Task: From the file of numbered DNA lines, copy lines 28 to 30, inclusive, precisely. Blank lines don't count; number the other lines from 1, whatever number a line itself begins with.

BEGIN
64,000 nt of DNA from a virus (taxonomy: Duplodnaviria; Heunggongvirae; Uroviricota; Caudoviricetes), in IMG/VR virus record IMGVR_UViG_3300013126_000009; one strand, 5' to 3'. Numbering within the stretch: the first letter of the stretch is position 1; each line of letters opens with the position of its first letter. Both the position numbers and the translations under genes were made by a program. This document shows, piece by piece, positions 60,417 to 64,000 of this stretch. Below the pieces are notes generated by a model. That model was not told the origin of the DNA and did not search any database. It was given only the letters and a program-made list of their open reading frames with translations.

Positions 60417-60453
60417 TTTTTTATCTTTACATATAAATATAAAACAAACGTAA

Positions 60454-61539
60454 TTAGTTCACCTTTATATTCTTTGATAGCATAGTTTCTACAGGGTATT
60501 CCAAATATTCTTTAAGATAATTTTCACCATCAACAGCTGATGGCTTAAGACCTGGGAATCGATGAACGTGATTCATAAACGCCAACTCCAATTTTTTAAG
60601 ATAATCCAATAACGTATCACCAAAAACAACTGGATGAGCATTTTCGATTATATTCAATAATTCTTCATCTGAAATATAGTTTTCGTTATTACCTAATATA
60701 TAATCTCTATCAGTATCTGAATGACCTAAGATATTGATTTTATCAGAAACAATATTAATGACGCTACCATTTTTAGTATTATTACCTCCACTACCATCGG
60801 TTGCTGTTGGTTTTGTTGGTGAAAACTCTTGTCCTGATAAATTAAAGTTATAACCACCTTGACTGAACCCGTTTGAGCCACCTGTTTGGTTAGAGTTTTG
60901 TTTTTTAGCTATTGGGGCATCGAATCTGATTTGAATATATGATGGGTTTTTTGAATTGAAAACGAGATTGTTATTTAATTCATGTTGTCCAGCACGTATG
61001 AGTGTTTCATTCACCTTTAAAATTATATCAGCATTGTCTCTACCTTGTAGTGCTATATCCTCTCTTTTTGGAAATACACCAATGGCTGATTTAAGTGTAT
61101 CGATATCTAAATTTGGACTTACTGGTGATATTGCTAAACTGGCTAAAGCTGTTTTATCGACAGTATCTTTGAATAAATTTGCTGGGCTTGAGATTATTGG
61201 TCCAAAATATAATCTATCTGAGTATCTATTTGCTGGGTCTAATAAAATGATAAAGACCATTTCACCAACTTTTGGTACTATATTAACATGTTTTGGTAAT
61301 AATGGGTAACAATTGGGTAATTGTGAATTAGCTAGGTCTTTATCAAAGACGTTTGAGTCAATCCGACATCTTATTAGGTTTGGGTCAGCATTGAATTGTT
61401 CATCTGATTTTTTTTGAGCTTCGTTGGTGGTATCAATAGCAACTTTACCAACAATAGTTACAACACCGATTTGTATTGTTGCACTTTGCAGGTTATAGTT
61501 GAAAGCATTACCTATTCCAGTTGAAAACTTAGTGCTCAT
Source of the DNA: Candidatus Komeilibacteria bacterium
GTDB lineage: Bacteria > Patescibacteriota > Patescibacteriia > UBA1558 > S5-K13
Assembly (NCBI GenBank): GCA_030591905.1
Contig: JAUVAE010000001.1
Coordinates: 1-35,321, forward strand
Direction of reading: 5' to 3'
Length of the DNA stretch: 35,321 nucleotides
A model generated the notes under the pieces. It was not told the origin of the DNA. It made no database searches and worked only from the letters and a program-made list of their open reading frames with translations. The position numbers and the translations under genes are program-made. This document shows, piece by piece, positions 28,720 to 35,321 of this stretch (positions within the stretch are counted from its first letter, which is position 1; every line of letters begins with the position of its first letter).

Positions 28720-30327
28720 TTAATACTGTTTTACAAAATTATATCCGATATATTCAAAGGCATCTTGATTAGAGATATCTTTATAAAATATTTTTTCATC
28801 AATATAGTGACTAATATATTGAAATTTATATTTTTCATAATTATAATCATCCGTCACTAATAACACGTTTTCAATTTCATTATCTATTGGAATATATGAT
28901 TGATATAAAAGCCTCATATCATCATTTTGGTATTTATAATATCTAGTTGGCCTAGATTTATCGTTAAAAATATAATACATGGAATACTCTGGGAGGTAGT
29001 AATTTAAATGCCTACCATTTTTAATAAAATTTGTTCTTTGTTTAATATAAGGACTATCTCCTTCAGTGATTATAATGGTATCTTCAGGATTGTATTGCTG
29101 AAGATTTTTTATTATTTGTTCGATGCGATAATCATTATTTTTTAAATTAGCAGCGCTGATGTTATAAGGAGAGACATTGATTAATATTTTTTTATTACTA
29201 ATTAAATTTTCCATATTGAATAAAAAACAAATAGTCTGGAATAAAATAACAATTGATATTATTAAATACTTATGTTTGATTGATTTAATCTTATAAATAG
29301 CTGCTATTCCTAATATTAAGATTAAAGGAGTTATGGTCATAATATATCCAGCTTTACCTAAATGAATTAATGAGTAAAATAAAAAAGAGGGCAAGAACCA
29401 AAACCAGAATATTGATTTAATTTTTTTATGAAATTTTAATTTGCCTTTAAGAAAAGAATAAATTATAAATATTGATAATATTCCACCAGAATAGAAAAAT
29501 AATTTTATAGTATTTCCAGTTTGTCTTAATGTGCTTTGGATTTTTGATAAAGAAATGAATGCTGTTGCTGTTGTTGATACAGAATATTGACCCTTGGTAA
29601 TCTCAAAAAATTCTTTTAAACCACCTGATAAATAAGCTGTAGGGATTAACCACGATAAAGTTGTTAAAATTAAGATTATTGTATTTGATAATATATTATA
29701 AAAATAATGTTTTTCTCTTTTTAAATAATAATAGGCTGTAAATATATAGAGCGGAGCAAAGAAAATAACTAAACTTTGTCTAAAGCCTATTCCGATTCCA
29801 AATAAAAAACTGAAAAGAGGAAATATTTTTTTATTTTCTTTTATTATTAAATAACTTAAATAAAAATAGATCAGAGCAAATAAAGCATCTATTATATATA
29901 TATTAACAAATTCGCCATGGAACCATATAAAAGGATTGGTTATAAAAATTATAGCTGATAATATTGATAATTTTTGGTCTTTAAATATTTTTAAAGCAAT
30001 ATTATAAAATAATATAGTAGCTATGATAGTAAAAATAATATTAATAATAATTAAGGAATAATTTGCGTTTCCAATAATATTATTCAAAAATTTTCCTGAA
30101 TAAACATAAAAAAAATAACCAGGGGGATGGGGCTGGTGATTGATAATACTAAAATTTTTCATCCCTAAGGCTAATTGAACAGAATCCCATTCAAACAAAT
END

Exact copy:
28901 TGATATAAAAGCCTCATATCATCATTTTGGTATTTATAATATCTAGTTGGCCTAGATTTATCGTTAAAAATATAATACATGGAATACTCTGGGAGGTAGT
29001 AATTTAAATGCCTACCATTTTTAATAAAATTTGTTCTTTGTTTAATATAAGGACTATCTCCTTCAGTGATTATAATGGTATCTTCAGGATTGTATTGCTG
29101 AAGATTTTTTATTATTTGTTCGATGCGATAATCATTATTTTTTAAATTAGCAGCGCTGATGTTATAAGGAGAGACATTGATTAATATTTTTTTATTACTA